Milwaukee commemorates victims of Hiroshima and Nagasaki atomic bombings at annual Lanterns for Peace event
Milwaukee, WI – On August 6, the Milwaukee Anti-war Committee (MAC) joined with Peace Action of Wisconsin, Veterans for Peace Milwaukee, and others to host the annual Lanterns for Peace event to commemorate the victims of the atomic bombings of Hiroshima and Nagasaki.
The event began with people building lanterns, folding origami paper cranes, and a story-telling from Sadako and the 1000 Paper Cranes. This was followed with a performance by local musicians of blues songs and Celtic music.
Pam Richard, the emcee and a member of Peace Action of Wisconsin, opened with a moment of silence for Daniel Ellsberg, a whistleblower and anti-nuclear activist who recently passed away. This was followed by a poem by another Peace Action member, Julie Enslow, about a child who experienced the bombing of Hiroshima.
“No more Hiroshimas! No more Nagasakis! No more Hibakusha! No more war!” chanted Kevin Martin, a member of the National Peace Action. “The Bulletin of the Atomic Scientists ‘Doomsday clock’ is set at 90 seconds to midnight, the closest we’ve come to nuclear war since I was born, and I was born right after the Cuban Missile Crisis, in November of ‘62. My mother didn’t think that she would ever get to see me being born.”
He continued, “With the war in Ukraine, the risk of escalation up to and including the possibility of nuclear war is unacceptably dire.”
Sara Onitsuka, a member of the Milwaukee Anti-War Committee, spoke on their visit to the Peace Memorial Park and the Atomic Bomb Museum in Hiroshima as a child and how their family both experienced the Japanese internment during World War II and the air raids in Japan.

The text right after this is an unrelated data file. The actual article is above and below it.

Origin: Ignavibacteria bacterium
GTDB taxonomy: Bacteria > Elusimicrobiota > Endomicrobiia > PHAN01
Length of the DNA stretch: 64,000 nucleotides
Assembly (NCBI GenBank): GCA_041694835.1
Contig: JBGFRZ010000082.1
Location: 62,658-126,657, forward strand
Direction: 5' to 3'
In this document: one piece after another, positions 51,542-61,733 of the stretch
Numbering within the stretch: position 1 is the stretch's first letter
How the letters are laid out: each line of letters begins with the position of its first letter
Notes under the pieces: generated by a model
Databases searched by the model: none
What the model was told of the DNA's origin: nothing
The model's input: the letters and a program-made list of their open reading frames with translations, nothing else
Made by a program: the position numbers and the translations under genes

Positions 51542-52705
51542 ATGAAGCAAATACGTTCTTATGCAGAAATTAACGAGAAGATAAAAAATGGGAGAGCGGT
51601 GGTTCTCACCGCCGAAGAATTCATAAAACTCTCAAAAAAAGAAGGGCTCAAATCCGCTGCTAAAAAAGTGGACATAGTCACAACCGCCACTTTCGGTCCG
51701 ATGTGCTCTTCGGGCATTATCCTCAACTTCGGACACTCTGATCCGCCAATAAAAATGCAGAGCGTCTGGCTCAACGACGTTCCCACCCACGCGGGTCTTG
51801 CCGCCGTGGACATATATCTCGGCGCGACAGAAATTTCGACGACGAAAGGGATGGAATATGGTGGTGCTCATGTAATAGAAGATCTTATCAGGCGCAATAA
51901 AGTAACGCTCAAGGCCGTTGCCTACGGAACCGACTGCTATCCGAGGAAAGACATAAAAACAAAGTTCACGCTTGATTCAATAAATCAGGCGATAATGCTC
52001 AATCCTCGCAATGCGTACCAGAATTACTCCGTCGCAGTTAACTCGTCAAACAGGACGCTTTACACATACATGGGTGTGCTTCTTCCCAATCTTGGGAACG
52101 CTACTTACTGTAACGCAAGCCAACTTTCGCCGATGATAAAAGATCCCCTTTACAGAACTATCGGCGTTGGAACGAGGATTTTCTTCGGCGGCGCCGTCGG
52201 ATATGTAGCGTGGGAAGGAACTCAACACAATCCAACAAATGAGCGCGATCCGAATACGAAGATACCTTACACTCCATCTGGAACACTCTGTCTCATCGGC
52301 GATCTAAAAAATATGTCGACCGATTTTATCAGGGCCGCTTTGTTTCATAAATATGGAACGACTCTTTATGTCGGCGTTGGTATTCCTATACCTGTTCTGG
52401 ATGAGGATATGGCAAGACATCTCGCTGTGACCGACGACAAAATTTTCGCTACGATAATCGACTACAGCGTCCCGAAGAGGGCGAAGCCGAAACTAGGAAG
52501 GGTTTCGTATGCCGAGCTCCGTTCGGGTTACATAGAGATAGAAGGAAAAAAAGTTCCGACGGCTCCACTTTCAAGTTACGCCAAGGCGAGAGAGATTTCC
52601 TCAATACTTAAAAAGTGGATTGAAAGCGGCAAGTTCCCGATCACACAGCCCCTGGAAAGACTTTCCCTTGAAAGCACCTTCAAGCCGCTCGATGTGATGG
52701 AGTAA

“I want to also mention something that I don’t remember seeing in the museum. During that time, millions of Koreans were conscripted into forced labor in Japan. The Korean Atomic Bomb Victims’ Association estimates that 100,000 Koreans were injured or killed by the bombs, out of 700,000 people total. They were neglected medically, including being turned away from Japanese hospitals immediately after the bombings and denied medical benefits years later.”
Onitsuka also discussed the narrative surrounding the bombings as a “necessary evil” in the U.S. education system, and how they had learned the true nature of U.S. imperialism outside of U.S. classrooms.
“There are 85 U.S. military bases in Japan, with three-fourths of them located in Okinawa, a colony of Japan whose people strongly oppose U.S. military presence. These bases, and the other 750 overseas U.S. military bases, are not for defense. They are there to threaten, intimidate, and surveil China, the Democratic People’s Republic of Korea, and Russia,” said Onitsuka.
The event concluded with a brief story from a member of Milwaukee Veterans for Peace about the Golden Rule, a peace sailboat that helped bring about the end to atmospheric testing of nuclear weapons by being sent out to the Marshall Islands during nuclear testing. It undergoes a “grand loop” every year, with a stop in Milwaukee on Labor Day weekend.
Due to weather issues, the lantern release at Lincoln Park was delayed to Wednesday, August 9.